At the risk of sounding overly dramatic, I must admit that over the last few weeks, I have welled up with tears every time I've even so much as had a fleeting thought about my birthday. I didn't know why I was so overwhelmed with emotion at the thought of it, probably because I never stopped to actually figure it out. Until today.
Basking in the balmy 38-degree air en route to the train station after work, I realized something about why my birthday once again has caused me so much mixed emotion:
In the five weeks after my diagnosis and before the surgery that would reveal if and how far my cancer had spread, I thought a lot about the years I had (or didn't have) ahead of me. I thought about turning 33. I assumed that would happen, even though I knew that triple positive breast cancer is very aggressive. I thought about 34, and to be honest, I figured I would reach that milestone too. Even if it's spread all over, I reasoned, intensive treatment could give me a year-and-a-half more.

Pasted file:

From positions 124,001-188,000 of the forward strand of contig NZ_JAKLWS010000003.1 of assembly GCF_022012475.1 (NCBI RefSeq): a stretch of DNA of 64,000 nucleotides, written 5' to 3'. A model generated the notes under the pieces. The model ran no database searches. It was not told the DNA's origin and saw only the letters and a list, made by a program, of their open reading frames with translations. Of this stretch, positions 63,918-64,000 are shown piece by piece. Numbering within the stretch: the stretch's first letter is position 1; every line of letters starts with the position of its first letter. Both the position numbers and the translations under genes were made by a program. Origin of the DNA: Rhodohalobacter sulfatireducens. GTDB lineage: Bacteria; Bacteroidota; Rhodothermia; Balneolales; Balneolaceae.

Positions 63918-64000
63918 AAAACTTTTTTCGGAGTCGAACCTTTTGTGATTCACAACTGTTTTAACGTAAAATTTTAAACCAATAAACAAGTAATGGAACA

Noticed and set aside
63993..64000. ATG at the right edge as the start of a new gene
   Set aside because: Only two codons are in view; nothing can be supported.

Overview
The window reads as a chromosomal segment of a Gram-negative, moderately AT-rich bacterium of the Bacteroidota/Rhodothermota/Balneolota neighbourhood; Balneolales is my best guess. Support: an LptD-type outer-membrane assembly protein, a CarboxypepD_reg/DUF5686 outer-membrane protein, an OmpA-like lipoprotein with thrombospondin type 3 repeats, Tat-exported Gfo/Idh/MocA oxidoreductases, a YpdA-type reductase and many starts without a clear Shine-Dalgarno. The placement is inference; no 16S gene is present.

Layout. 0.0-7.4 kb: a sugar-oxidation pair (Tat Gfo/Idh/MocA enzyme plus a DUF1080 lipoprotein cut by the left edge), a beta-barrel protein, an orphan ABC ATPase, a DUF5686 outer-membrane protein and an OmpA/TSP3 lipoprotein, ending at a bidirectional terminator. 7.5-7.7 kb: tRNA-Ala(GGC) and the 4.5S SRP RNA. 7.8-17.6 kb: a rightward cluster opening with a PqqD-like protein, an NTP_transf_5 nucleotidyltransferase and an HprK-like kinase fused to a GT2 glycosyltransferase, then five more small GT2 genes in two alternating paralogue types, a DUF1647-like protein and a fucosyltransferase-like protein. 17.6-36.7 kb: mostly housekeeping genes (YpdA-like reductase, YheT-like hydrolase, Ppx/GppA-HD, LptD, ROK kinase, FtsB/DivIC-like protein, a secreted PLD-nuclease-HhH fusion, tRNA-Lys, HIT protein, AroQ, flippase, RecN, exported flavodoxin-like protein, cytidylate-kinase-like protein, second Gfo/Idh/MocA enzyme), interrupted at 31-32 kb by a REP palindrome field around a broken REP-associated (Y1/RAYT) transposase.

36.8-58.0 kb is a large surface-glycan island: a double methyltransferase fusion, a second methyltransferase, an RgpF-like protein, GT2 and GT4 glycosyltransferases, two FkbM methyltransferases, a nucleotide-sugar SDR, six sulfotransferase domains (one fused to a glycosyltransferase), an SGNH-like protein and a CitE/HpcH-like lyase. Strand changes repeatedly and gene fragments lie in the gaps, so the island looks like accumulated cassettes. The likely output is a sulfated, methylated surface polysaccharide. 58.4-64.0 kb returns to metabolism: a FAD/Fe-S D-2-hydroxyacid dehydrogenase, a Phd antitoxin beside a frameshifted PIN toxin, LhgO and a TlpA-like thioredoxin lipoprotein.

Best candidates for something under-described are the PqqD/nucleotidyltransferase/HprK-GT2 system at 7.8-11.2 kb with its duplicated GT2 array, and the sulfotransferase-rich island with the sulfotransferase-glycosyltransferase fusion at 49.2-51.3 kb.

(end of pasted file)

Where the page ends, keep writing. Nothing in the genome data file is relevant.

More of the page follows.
Then there was 35. Thirty-five was the big one -- the one that I really wondered if I could reach. I had no scientific understanding behind any of it but 35 was the first birthday that I really felt I needed to hope for. So I hoped for it. And now it's here -- March 10, 2015. It feels like a massive accomplishment at the same time that it feels like something that barely deserves a blog post. It feels glorious and terrifying, and fun and torturous, all at once.
My book, Hope Is a Good Breakfast, opens Part Seven (which is titled, "Birthdays") with the following quote from the one-and-only Bruce Springsteen:
"The older you get, the more it means."
I whole-heartedly agree with the Boss on this point (and so many others), but let me be clear -- that one additional year from 34 to 35 may just be another 365 days, but to me, it feels like a lifetime more of meaning.